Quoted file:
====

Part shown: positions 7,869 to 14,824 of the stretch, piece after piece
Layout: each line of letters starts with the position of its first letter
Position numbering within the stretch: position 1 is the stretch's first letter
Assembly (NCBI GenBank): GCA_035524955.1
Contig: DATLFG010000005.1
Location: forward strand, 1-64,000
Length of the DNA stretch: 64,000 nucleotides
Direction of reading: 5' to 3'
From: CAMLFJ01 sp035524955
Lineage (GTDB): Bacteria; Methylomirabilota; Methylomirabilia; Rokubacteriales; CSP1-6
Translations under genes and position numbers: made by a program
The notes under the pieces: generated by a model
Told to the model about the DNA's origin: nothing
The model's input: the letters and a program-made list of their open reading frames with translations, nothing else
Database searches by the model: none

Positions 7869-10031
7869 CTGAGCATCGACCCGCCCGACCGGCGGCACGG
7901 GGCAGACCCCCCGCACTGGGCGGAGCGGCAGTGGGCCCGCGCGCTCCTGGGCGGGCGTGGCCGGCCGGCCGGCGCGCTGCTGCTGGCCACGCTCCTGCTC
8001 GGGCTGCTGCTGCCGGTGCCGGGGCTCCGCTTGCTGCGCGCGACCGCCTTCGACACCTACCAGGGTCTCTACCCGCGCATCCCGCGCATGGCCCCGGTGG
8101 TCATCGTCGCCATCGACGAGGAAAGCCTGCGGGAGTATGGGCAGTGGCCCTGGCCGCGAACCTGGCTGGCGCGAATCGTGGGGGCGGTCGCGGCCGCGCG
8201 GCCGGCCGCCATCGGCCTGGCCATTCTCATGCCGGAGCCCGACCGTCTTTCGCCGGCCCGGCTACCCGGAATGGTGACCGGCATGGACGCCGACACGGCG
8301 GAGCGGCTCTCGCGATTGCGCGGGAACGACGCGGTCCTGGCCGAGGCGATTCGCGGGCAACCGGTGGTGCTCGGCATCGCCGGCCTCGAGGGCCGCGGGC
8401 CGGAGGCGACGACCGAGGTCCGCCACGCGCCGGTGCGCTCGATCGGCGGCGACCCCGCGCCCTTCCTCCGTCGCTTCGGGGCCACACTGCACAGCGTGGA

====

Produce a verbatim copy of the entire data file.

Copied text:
Part shown: positions 7,869 to 14,824 of the stretch, piece after piece
Layout: each line of letters starts with the position of its first letter
Position numbering within the stretch: position 1 is the stretch's first letter
Assembly (NCBI GenBank): GCA_035524955.1
Contig: DATLFG010000005.1
Location: forward strand, 1-64,000
Length of the DNA stretch: 64,000 nucleotides
Direction of reading: 5' to 3'
From: CAMLFJ01 sp035524955
Lineage (GTDB): Bacteria; Methylomirabilota; Methylomirabilia; Rokubacteriales; CSP1-6
Translations under genes and position numbers: made by a program
The notes under the pieces: generated by a model
Told to the model about the DNA's origin: nothing
The model's input: the letters and a program-made list of their open reading frames with translations, nothing else
Database searches by the model: none

Positions 7869-10031
7869 CTGAGCATCGACCCGCCCGACCGGCGGCACGG
7901 GGCAGACCCCCCGCACTGGGCGGAGCGGCAGTGGGCCCGCGCGCTCCTGGGCGGGCGTGGCCGGCCGGCCGGCGCGCTGCTGCTGGCCACGCTCCTGCTC
8001 GGGCTGCTGCTGCCGGTGCCGGGGCTCCGCTTGCTGCGCGCGACCGCCTTCGACACCTACCAGGGTCTCTACCCGCGCATCCCGCGCATGGCCCCGGTGG
8101 TCATCGTCGCCATCGACGAGGAAAGCCTGCGGGAGTATGGGCAGTGGCCCTGGCCGCGAACCTGGCTGGCGCGAATCGTGGGGGCGGTCGCGGCCGCGCG
8201 GCCGGCCGCCATCGGCCTGGCCATTCTCATGCCGGAGCCCGACCGTCTTTCGCCGGCCCGGCTACCCGGAATGGTGACCGGCATGGACGCCGACACGGCG
8301 GAGCGGCTCTCGCGATTGCGCGGGAACGACGCGGTCCTGGCCGAGGCGATTCGCGGGCAACCGGTGGTGCTCGGCATCGCCGGCCTCGAGGGCCGCGGGC
8401 CGGAGGCGACGACCGAGGTCCGCCACGCGCCGGTGCGCTCGATCGGCGGCGACCCCGCGCCCTTCCTCCGTCGCTTCGGGGCCACACTGCACAGCGTGGA